Formation of TiO2 nanomaterials via titanium ethylene glycolide decomposition


Titanium dioxide (TiO2) nanomaterials, as important photocatalysis materials, have been synthesized with many approaches. In this study, we reported the synthesis of TiO2 nanomaterials by reacting titanium isopropoxide with ethylene glycol under basic condition followed by calcination at high temperatures. The structural, optical, and photocatalytic properties of the TiO2 nanomaterials were studied with x-ray diffraction, Raman spectroscopy, transmission electron microscopy, differential scanning calorimetry, Fourier-transformed infrared spectroscopy, x-ray and ultraviolet (UV) photoemission spectroscopy, UV–vis diffusive reflectance, and photocatalytic decomposition of methylene blue. We found that the titanium ethylene glycolide decomposes at 330 °C and transforms into pure anatase TiO2 around 400 °C. The anatase phase further transforms into core/shell rutile/anatase TiO2 composite at 550 °C and displays the highest photocatalytic activity among the samples prepared. The high photocatalytic activity can be attributed to the improved charge separation at the rutile/anatase n/n junction interface and the high crystallinity of the sample after calcination.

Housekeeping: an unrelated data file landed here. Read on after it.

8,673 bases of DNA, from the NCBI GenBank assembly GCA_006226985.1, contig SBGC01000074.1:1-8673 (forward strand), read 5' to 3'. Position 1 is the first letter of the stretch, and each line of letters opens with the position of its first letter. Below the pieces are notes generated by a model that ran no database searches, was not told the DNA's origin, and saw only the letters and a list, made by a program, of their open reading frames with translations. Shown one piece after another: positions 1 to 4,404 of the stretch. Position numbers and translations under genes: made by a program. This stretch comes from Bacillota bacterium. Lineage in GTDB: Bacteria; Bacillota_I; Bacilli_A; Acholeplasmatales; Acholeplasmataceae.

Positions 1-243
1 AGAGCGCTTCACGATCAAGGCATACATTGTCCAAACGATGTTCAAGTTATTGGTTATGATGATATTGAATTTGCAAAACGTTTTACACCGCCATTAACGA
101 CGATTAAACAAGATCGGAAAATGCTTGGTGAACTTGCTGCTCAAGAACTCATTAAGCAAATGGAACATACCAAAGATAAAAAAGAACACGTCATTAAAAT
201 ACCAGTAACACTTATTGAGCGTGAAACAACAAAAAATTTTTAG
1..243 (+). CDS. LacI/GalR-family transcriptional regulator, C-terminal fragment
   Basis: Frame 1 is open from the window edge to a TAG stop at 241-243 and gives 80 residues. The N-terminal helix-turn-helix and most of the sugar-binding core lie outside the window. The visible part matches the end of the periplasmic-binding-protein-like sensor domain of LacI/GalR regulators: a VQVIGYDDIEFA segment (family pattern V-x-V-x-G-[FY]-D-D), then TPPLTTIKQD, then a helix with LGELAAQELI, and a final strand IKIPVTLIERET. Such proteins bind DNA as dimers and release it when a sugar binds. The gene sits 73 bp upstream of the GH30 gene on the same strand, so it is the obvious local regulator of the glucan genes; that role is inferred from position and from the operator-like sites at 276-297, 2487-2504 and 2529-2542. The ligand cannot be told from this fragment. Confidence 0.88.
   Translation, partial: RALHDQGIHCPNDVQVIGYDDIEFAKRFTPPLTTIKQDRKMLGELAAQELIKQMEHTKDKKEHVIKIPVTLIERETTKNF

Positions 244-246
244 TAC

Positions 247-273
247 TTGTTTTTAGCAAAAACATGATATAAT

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X.C. thanks the support from College of Arts and Sciences, University of Missouri—Kansas City and University of Missouri Research Board.

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Correspondence to Xiaobo Chen.

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Xia, T., Otto, J.W., Dutta, T. et al. Formation of TiO2 nanomaterials via titanium ethylene glycolide decomposition. Journal of Materials Research 28, 326–332 (2013).

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